How to Copy a Garment

Garment to Copy
When I copy something it is because the original is no longer available for purchase. Only copy for personal use. There are several ways to copy clothing. 

1, Draft a pattern. This requires a skill set that is usually learned in a class or as an apprentice to a tailor. There are some good blogs on this topic and I am only just beginning to branch into this method. 

2, Trace an exact copy of the garment. This can be done in a way that preserves the original garment by tracing it on paper, transferring all of the design element markings, darts, seam allowances, trims, pockets, button placement, zippers. This requires intermediate to advanced knowledge of garment construction and accuracy with tracing and transferring marks. 

3, Deconstruct the original garment to get exact pieces for a pattern. This is what I am going to show you today. 

Back side of  deconstructed garment

Tools you need.
1.  Garment you are willing to take apart. When I decide to deconstruct a garment it is something I do not plan to put back together. 
2.  A seam ripper.
3.  Place to store the pieces as you remove them. A one gallon zip close plastic bag will keep pieces together.
4.  Time. Don't try to hurry this process. You are studying the garment as you take it apart. 

First, Deconstruct
Decide which side you will take apart. In this example, a pair of blue jeans. I decided since this was a 5 pocket jean, to preserve the side with the extra little pocket at the top of the front pocket. This preserved side becomes your reference to see how it goes back together.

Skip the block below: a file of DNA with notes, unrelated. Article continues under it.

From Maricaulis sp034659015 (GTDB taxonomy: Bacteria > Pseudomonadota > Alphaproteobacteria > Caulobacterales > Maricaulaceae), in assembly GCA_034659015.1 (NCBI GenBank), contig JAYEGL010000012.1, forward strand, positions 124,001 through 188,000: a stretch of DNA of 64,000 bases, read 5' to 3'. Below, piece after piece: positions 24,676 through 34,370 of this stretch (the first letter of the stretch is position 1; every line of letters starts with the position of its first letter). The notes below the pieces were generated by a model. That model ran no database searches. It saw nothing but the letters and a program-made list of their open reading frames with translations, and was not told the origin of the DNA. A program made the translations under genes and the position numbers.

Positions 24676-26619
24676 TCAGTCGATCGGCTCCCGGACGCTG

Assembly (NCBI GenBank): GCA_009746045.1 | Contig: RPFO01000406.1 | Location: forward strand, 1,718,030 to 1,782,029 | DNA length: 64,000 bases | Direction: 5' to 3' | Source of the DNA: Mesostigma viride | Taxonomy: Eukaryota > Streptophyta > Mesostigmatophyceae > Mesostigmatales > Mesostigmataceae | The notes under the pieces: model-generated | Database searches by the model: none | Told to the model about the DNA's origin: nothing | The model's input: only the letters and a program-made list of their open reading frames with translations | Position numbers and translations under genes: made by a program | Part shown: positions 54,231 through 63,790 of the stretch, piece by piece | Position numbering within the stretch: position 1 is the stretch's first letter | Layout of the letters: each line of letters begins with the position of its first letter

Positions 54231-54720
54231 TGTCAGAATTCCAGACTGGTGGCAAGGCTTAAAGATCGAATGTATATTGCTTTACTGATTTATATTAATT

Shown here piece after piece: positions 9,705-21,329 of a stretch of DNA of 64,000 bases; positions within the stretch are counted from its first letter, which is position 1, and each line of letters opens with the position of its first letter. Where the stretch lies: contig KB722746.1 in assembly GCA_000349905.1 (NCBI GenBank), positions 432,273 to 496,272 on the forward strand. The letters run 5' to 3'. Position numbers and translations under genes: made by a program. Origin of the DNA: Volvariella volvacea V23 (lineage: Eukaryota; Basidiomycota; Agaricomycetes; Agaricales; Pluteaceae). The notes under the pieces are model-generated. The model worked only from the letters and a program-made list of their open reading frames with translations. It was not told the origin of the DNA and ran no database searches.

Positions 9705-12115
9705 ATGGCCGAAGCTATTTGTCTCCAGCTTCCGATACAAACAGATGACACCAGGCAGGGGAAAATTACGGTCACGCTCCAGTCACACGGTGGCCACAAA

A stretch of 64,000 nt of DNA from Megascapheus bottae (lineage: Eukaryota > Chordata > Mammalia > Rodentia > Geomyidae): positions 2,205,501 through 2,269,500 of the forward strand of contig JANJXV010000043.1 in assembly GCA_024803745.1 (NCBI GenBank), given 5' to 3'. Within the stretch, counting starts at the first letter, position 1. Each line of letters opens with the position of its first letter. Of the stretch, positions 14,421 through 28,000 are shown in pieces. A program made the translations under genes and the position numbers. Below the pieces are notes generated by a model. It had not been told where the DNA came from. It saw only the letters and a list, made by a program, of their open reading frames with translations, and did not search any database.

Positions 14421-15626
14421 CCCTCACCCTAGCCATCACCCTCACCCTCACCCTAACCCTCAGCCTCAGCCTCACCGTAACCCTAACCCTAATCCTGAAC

Examine the garment to find a seam that does not have another seam over the top of it. This is your starting point for removing pieces. With a pair of pants, or blue jeans this is probably the belt loops, then waistband. Find a starting point and carefully start cutting the stitches. Always work with your seam ripper moving away from you, careful not to cut yourself. If you get tired, stop and come back to it later. 

Continue to remove seams, only on one half of the garment, always selecting the next seam that is not secured by another seam crossing over it. With blue jeans, the second seam is probably the hem, followed by the outer leg seam, then inner leg seam, center back, center front, zipper fly, any pocket, the yoke, then back pocket. If you do start a seam and find it is under another seam, move to the new seam, and work back to the point where the seams meet or overlap. 

Areas that will require special attention are how the front pocket is made and how the zipper section is constructed. You can probably remove the zipper fly in a whole unit. Once the zipper unit has been removed from the garment, keep the whole zipper fly together. Use this when you sew the new garment to see how  to re create it.  There are several ways to construct the fly. Just use the original for the pattern and sew the new one the same as the original. Same for the front pockets. Some pockets will have a facing, others will have a section that goes all the way to the zipper and is included in the center seam, others will fold-over. Last, take off the back pocket. 

Keep all of the loose pieces together. Do not discard the section of the original garment that you do not take apart. This is your reference to sew the new garment.  Also, take notes about what seams have to go first, a lot of it will be in the reverse order of how you took it apart.  Keep your notes with the loose pieces. You will refer to them as you sew the new garment.  More later on how to sew your new garment.

Deconstructed garment pieces and section
for reference in 1 gallon storage bag.

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